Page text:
The IMF's prescription for Honduras

Gradual increase in exchange rate flexibility, supported by fiscal consolidation, wage moderation, and a prudent monetary policy.

Monday, July 19, 2010

On July 12, 2010, the Executive Board of the International Monetary Fund (IMF) concluded the Article IV consultation with Honduras.

Background

Even though a benign external environment, spikes in foreign direct investment and remittances inflows, and substantial debt relief contributed to episodes of high growth in Honduras over the past decade, the country remains one of the poorest countries in Central America with limited progress in establishing conditions for sustained long-term growth. In part, these outturns may be explained by the fact that many successful economic reforms undertaken in the first half of the 2000s, which justified the completion of the Highly Indebted Poor Countries and Multilateral Debt Relief Initiative programs by the international community, were abandoned or even reversed in the latter part of the decade.

During 2009, the economy of Honduras was strongly affected by the global slowdown and a period of severe political turmoil. Real GDP fell by about 2 percent, while lower world oil and food prices contributed to a sharp decline in end-year headline inflation to 3 percent (10.8 percent in 2008). The fiscal position deteriorated significantly, and the overall public sector deficit widened from 1.7 percent of GDP in 2008 to 4.6 percent in 2009, reflecting lower tax revenues (driven by the economic slowdown) and a large increase in current expenditure (mostly public sector wages). The fiscal deficit was financed largely with costly domestic bonds, central bank credit, and accumulation of domestic arrears.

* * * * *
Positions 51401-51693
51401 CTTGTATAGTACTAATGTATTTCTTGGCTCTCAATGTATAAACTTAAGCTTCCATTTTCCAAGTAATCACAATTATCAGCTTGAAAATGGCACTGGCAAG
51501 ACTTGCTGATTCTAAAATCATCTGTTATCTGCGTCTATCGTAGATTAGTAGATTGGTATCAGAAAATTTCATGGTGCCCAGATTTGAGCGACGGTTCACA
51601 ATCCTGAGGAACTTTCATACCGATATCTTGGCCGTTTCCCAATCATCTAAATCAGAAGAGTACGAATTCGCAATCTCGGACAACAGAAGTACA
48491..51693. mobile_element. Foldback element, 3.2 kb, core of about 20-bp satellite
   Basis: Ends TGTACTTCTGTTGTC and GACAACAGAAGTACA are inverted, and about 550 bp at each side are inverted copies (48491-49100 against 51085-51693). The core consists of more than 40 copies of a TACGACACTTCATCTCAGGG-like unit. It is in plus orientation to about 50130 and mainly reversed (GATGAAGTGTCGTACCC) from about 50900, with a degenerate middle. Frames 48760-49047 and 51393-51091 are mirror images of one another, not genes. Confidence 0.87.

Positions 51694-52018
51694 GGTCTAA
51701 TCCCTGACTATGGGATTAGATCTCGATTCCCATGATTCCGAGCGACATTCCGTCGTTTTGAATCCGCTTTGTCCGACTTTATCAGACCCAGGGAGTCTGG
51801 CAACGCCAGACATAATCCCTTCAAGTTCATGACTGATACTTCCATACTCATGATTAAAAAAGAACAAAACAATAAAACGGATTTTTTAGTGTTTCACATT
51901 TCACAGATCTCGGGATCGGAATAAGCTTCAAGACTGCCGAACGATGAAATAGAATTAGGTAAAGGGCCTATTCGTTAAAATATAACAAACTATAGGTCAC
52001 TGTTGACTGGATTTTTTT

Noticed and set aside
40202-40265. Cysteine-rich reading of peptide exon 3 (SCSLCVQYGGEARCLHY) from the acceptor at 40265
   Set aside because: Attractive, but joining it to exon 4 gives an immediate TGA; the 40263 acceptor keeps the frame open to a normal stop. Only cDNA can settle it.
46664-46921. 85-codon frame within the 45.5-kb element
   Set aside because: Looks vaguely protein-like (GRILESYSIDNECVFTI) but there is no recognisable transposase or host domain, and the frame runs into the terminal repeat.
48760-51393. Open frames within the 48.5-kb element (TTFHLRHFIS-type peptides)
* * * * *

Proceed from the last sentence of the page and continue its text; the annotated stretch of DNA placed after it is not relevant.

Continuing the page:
Since late 2008, monetary policy has been largely accommodative. Central bank’s policy rate and reserve requirements were lowered, and credit to the public sector expanded significantly, contributing to a loss of international reserves. As in the rest of the region, weak external demand and rising unemployment in the United States resulted in a sharp fall in exports and remittances. Imports fell even more, on account of lower ...



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